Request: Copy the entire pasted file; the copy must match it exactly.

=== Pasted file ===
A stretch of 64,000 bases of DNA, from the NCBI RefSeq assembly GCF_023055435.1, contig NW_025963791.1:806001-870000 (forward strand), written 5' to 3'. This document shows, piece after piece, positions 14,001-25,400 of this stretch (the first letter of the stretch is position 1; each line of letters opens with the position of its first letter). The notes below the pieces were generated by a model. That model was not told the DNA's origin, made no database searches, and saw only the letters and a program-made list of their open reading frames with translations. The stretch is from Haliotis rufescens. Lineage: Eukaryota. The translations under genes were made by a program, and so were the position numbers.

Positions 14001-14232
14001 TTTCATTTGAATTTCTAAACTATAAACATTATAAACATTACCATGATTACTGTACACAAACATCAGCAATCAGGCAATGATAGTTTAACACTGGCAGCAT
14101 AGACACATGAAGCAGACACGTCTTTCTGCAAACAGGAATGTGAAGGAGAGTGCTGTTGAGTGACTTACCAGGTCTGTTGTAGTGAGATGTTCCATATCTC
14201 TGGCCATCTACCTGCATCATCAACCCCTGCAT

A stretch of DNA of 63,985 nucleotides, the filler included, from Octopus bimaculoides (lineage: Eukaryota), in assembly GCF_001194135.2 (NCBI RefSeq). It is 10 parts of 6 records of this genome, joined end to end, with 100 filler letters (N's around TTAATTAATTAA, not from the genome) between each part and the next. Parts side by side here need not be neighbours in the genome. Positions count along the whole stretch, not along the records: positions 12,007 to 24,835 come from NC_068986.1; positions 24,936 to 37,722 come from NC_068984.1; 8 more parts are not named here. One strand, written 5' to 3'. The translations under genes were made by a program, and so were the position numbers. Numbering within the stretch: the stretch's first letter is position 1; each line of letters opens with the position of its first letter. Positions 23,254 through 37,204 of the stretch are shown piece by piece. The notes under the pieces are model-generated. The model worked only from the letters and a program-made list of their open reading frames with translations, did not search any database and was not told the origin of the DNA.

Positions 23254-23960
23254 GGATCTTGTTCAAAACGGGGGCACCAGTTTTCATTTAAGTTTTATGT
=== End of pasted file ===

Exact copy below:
A stretch of 64,000 bases of DNA, from the NCBI RefSeq assembly GCF_023055435.1, contig NW_025963791.1:806001-870000 (forward strand), written 5' to 3'. This document shows, piece after piece, positions 14,001-25,400 of this stretch (the first letter of the stretch is position 1; each line of letters opens with the position of its first letter). The notes below the pieces were generated by a model. That model was not told the DNA's origin, made no database searches, and saw only the letters and a program-made list of their open reading frames with translations. The stretch is from Haliotis rufescens. Lineage: Eukaryota. The translations under genes were made by a program, and so were the position numbers.

Positions 14001-14232
14001 TTTCATTTGAATTTCTAAACTATAAACATTATAAACATTACCATGATTACTGTACACAAACATCAGCAATCAGGCAATGATAGTTTAACACTGGCAGCAT
14101 AGACACATGAAGCAGACACGTCTTTCTGCAAACAGGAATGTGAAGGAGAGTGCTGTTGAGTGACTTACCAGGTCTGTTGTAGTGAGATGTTCCATATCTC
14201 TGGCCATCTACCTGCATCATCAACCCCTGCAT

A stretch of DNA of 63,985 nucleotides, the filler included, from Octopus bimaculoides (lineage: Eukaryota), in assembly GCF_001194135.2 (NCBI RefSeq). It is 10 parts of 6 records of this genome, joined end to end, with 100 filler letters (N's around TTAATTAATTAA, not from the genome) between each part and the next. Parts side by side here need not be neighbours in the genome. Positions count along the whole stretch, not along the records: positions 12,007 to 24,835 come from NC_068986.1; positions 24,936 to 37,722 come from NC_068984.1; 8 more parts are not named here. One strand, written 5' to 3'. The translations under genes were made by a program, and so were the position numbers. Numbering within the stretch: the stretch's first letter is position 1; each line of letters opens with the position of its first letter. Positions 23,254 through 37,204 of the stretch are shown piece by piece. The notes under the pieces are model-generated. The model worked only from the letters and a program-made list of their open reading frames with translations, did not search any database and was not told the origin of the DNA.

Positions 23254-23960
23254 GGATCTTGTTCAAAACGGGGGCACCAGTTTTCATTTAAGTTTTATGT